A few years ago, using containers to run your applications came with a number of security tradeoffs compared to using virtual machines. As enterprises started adopting various container technologies faster than anybody expected, that became an issue and companies like Docker started making security a priority. For Docker especially, that work is starting to pay off. The company today announced that it now offers a container-native secrets management solution for Docker Datacenter that allows developers to safely make API keys, encryption keys and passwords available to their applications without having to use a third-party service.
As Docker security director Nathan McCauley told me, the traditional way of sharing these secrets generally involved copying it to a host or maybe integrating it directly into the source code. “Containers turned that upside down because the code could move arbitrarily — even to different infrastructure,” said McCauley. So people would either hack together their own solutions or use a third-party service like HashiCorp’s Vault.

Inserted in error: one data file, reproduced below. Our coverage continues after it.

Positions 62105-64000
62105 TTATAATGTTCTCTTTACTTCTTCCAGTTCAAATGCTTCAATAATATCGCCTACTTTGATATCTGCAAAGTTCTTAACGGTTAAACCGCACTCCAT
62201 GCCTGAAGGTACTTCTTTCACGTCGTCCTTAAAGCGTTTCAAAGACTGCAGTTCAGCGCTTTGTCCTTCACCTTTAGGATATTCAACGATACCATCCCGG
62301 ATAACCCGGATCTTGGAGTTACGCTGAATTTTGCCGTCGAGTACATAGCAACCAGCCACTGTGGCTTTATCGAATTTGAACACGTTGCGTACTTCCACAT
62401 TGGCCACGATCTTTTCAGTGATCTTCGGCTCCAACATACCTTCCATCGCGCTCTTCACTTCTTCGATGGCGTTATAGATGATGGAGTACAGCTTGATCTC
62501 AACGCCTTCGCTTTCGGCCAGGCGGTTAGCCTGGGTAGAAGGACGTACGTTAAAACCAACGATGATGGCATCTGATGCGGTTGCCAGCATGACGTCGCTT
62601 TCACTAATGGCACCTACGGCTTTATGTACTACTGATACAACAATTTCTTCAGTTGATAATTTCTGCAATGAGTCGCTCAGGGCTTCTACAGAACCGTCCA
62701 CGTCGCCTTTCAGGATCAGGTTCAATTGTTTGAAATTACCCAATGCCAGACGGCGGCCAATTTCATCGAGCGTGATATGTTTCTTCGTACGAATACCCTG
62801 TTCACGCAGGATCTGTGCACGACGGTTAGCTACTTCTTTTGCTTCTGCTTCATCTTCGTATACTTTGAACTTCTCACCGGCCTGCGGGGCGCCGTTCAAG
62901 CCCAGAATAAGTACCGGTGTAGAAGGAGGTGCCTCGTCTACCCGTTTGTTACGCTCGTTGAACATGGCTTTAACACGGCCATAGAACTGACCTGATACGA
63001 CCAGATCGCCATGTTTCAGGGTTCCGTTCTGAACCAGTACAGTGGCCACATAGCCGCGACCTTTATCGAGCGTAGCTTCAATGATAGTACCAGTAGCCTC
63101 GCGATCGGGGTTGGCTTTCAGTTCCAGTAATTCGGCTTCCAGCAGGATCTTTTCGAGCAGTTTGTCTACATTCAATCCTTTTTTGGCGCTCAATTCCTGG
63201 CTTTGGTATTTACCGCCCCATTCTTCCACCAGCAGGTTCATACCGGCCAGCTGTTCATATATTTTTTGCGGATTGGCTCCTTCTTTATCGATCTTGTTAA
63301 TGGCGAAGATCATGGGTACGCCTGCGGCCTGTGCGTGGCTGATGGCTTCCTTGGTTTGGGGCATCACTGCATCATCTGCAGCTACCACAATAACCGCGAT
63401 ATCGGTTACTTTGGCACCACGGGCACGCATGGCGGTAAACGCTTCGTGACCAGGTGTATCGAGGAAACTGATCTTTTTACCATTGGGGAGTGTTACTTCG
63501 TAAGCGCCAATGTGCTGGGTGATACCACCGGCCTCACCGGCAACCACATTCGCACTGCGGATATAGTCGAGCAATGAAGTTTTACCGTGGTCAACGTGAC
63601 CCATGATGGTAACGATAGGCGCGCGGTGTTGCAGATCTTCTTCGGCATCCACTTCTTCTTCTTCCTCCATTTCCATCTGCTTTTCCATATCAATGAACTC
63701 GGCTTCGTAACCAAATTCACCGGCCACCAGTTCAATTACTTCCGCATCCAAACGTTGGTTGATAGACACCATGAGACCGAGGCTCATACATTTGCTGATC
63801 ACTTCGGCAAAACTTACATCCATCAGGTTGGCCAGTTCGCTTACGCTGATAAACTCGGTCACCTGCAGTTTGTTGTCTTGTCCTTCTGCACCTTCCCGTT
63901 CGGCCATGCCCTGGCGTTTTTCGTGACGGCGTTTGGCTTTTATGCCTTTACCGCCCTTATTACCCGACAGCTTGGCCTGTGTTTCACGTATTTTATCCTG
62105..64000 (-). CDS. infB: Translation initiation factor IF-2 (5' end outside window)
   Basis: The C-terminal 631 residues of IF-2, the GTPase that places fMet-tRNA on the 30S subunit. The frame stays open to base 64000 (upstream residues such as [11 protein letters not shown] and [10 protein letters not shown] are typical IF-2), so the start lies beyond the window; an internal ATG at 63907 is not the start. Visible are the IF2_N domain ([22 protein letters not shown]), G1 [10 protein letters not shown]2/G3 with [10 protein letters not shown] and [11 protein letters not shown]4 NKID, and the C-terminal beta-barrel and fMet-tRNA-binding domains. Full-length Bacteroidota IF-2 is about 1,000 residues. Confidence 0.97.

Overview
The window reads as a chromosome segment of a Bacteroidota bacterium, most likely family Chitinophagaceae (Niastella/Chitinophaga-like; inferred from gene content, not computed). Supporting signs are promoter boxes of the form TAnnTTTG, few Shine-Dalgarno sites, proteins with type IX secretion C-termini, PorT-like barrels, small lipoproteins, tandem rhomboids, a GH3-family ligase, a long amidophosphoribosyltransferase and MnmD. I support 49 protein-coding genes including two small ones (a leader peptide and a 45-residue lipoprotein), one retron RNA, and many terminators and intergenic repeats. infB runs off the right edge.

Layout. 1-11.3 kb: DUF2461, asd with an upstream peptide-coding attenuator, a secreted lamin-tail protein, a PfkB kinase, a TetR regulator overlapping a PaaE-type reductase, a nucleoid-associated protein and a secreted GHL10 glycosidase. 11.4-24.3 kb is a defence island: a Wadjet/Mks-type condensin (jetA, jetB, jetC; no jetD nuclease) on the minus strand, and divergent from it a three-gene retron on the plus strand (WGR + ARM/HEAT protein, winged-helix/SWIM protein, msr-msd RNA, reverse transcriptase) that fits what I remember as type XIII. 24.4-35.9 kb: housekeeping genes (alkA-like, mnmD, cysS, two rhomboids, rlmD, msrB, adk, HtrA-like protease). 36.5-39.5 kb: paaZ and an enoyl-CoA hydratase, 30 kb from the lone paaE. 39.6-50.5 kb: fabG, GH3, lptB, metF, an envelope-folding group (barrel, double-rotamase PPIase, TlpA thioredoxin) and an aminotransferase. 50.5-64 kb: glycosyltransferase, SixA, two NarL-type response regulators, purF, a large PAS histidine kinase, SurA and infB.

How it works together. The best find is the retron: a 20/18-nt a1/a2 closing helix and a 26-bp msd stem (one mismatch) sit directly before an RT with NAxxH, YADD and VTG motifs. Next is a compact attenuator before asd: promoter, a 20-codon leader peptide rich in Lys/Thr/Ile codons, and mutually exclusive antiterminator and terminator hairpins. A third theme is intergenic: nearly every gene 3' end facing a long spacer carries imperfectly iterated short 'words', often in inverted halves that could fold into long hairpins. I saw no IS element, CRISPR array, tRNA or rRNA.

Taking a shot at Docker’s container orchestration competitors, McCauley also argued that solutions that a simply bolted-on to these tools are inherently insecure. It’s worth noting, though, that Kubernetes also has built-in tools for managing secrets as well.
Docker’s solution lets you easily add the secret to your cluster (or a “swarm,” in Docker’s parlance). It’s only shared over mutually authenticated TLS connections and then stored securely on a manager node where it’s never written to disk unencrypted. You can find a few examples of how all of this works in practice here. The main idea here, though, is to ensure that all of this is very easy for developers to integrate and completely independent of the underlying infrastructure.
As Docker’s VP of Enterprise Marketing David Messina told me, the company now considers security one of its main selling points. He argues that the company wants to get to a point where enterprises choose Docker because it’s inherently more secure than other options, including existing legacy solutions. “It’s a thift. We always had these pillars of agility and portability, that’s why everybody gravitated to us, but we’re announcing that the third pillar is security,” he added.